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mrsexyspizza
Opinionated
+6
Mid Market AE
I'd suggest you try your hand at managing other BDR's before setting your sights on Sales Management if you haven't been in a closing role before. You will learn a LOT.ย 
ThatDudeFrio
Contributor
+1
Business Development Representative
Good idea, I think that would give me the best taste and learn a lot through that process.
sp
sparta
Good Citizen
Account Executive
Depends on what you want out of career, day to day, money, stress.ย  I would say the easiest answer is to skip management stick in sales. But if you're goal is to climb the corporate ladder with blinders then I would crush numbers, talk to management, take management courses (most bigger companies have some sort of a la carte training course catalog) and learn from the best leaders.ย 
ThatDudeFrio
Contributor
+1
Business Development Representative
Thanks for your response - any management courses youโ€™d recommend?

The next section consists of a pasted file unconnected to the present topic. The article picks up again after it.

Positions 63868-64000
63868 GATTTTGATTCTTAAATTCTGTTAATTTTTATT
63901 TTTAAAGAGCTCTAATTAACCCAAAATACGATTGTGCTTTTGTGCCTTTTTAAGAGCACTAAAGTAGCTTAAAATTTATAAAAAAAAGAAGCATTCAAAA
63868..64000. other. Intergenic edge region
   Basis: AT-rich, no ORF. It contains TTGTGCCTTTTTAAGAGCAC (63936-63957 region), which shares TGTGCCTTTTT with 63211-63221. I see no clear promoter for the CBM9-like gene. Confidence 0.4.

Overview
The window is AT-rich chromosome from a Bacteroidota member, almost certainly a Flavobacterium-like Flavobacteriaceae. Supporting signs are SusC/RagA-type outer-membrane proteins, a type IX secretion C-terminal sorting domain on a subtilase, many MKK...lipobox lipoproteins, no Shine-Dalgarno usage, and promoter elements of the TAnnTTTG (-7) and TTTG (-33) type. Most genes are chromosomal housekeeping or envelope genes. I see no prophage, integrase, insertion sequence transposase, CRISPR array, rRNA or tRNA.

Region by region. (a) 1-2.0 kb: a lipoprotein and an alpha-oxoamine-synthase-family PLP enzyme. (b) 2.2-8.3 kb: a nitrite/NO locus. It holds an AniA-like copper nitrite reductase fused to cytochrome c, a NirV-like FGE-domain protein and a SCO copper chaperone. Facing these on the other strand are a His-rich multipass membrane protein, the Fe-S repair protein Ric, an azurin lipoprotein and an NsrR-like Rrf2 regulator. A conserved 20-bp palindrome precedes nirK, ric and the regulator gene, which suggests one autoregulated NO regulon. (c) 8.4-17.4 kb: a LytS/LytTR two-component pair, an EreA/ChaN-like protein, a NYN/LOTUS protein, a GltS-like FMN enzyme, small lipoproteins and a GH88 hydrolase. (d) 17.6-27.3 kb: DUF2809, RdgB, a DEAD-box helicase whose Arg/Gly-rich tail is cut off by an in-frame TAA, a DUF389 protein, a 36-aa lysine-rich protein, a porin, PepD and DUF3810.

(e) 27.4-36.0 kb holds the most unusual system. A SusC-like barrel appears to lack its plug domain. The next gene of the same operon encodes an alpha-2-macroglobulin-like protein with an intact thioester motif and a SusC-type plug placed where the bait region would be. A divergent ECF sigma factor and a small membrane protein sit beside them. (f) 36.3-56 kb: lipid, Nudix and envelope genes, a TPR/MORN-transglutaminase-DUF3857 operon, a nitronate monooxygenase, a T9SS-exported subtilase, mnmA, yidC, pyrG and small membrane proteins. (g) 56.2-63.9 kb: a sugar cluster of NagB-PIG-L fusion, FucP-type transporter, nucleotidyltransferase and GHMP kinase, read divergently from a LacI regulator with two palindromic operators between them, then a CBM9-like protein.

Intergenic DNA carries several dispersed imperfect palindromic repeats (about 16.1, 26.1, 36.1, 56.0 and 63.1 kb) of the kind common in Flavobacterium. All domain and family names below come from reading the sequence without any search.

AnchorPoint
Politicker
+8
Business Coach
Be a constant learner!ย  Don't wait on the organization.ย  Talk with managers - and not just in your department - about what they do, why they do it, and what they would change if they could.ย  Always ask how you can help them and if you commit - come through!ย  As Stephen Covey taught: Seek first to understand, then to be understood.ย  If you have not read 7 Habits, that is a great place to start.

bareknuckles
Valued Contributor
+4
CEO of my kitchen table
I would start by understanding what your values are and why you want to move into management? Is it based on salary, family, title, ego (good type) and/or career progression. Much easier to be promoted in startups based on my experience but it all comes down to values first. (e.g if you value money > everything, then you may want to stay in a BDR role where you could make more money than a Manager).